23 September 2018


Activists call for precise dates, accessible venues and transport for land public hearings

by: Nelson Mandela Foundation   date: 26 April 2018

On the 18th of April, activists based in urban and rural areas,
members of civil society organizations, community-
based organizations, lawyers, and academics gathered at the Nelson Mandela
Foundation to discuss issues for the
forthcoming constitutional review process. Some of the issues discussed were
the consultative public meetings, the
written submissions as well as the grievous
concerns over the hastily organized hearings located at great distances from
affected regions. It appears that the public
participation which is expected from
communities appears merely as a political tick box and a formality, as opposed
to an opportunity for government to get
meaningful input from communities.
Civil society organizations envision a public consultation process which provides
an opportunity for ordinary citizens
to make their voices heard on the issue
of land. We urge citizens living in both rural and urban areas to come forward and
offer their assessment of whether or not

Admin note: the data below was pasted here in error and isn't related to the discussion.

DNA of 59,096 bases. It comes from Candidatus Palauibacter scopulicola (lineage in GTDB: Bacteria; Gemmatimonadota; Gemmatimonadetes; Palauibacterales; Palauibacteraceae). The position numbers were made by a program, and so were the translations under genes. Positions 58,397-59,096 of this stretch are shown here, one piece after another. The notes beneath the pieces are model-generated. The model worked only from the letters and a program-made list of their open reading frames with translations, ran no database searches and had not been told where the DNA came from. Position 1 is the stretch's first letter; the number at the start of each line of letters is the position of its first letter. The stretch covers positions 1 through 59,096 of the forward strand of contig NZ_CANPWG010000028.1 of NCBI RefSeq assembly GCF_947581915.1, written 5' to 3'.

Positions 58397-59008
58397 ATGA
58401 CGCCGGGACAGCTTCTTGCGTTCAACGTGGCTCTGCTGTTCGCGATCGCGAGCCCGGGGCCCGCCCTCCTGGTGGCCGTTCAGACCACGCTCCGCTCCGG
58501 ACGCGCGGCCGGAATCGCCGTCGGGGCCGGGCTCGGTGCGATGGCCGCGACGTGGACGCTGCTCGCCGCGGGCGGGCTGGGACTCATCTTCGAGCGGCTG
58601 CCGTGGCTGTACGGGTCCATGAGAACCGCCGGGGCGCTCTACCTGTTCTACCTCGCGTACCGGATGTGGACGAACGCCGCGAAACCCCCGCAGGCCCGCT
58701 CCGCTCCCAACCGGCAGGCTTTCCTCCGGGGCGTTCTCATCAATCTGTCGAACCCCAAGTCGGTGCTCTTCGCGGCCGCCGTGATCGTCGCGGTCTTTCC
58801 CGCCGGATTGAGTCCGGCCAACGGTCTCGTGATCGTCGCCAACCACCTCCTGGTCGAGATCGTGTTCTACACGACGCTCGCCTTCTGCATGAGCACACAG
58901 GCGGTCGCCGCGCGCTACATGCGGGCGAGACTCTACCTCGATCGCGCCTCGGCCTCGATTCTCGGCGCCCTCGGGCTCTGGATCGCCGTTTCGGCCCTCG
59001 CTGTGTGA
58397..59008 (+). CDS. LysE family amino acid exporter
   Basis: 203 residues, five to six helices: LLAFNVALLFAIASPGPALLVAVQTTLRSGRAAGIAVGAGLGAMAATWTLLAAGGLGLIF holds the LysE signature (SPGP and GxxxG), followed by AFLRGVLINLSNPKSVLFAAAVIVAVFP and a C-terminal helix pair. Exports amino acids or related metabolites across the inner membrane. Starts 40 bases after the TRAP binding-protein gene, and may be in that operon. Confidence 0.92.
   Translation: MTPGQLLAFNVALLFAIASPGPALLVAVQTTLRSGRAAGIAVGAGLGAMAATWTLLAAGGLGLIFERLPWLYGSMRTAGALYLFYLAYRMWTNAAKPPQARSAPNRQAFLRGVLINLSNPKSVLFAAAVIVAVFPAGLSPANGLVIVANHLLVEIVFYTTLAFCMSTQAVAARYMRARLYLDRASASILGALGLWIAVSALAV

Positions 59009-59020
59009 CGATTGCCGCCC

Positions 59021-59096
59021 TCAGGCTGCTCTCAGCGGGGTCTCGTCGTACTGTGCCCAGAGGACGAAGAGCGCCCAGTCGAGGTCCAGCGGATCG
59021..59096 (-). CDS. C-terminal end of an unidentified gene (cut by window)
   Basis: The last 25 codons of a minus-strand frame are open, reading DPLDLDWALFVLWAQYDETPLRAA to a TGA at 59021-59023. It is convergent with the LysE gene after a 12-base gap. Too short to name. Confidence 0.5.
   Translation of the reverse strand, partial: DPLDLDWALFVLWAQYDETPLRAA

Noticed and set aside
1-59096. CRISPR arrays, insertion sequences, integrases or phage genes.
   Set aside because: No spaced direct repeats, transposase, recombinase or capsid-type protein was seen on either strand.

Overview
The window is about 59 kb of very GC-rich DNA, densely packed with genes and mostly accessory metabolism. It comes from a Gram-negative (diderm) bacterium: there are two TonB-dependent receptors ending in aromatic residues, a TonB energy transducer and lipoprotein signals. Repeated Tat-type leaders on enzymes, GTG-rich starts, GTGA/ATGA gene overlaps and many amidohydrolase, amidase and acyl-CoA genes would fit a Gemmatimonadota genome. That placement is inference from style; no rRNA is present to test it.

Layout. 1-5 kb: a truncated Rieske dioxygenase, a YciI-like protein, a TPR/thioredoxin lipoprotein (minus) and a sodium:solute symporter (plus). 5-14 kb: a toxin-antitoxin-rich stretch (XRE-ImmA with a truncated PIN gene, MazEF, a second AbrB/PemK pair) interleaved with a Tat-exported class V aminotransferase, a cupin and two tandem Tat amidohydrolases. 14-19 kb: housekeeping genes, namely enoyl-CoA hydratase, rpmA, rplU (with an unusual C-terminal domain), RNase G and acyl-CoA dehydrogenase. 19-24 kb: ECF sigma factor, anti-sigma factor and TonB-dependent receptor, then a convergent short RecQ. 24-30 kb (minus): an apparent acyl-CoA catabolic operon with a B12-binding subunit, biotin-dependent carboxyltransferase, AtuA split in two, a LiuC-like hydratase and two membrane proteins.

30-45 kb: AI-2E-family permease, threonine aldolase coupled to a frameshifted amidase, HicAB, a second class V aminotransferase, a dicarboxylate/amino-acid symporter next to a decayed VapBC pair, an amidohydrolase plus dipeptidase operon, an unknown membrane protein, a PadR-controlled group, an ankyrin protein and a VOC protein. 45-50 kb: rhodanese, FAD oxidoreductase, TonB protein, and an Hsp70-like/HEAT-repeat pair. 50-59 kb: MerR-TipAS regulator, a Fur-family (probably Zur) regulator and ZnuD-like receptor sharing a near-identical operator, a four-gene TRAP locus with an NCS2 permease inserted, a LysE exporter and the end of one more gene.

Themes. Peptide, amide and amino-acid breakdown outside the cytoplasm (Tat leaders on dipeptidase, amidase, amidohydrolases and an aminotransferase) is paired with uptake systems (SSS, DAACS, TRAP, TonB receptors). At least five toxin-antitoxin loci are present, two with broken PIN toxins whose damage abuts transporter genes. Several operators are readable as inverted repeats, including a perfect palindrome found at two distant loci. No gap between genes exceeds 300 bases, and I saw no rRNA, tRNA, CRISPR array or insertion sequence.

the mandates of section 25 of the constitution
are being realized by our government.
This includes, but is not limited to, the provisions for expropriation and compensation.
The following are the demands of the
organizations which were present at the
workshop held on the 18 of April at the
Nelson Mandela Foundation:
• We call on the Constitutional Review
Committee to hear citizens’ views on all sub-sections of the Property
Clause, and to assess whether or not
the constitution needs to be amended in light of progress towards ensuring
equitable access to land for all South
Africans (subsection 25.5), land tenure security (25.6) and restitution of
land (25.7). In other words, the focus
should be on all the provisions of Section
25, not simply those on expropriation
and compensation
• The proposed dates and venues
need to be made public so as to allow
communities and organizations
the opportunity to adequately prepare
for the hearings. More specifically, the
upcoming public hearings dates and
venues should be issued a month before
they will be held
• Venues should also be easily accessible
to vulnerable communities
• When the venues are decided on, it
needs to be accessible for both rura

and urban people and an adequate
number of districts need to be selected
so as to allow for people to participate
• The issue of transport has not been
communicated to those who reside
outside cities and towns hosting the
hearings. If people are not able to be
transported to the hearings, this will inhibit
their participation in the process
and will prevent poor South Africans
from participating in the process
Considering the issues mentioned
above and a precedent set under the
same parliament of hosting inadequate
public consultation processes - which
lends itself to litigation and other contestations
– we want to ensure that the
process is adequate and is not subject to
delays that hinder the realization of land
for the landless.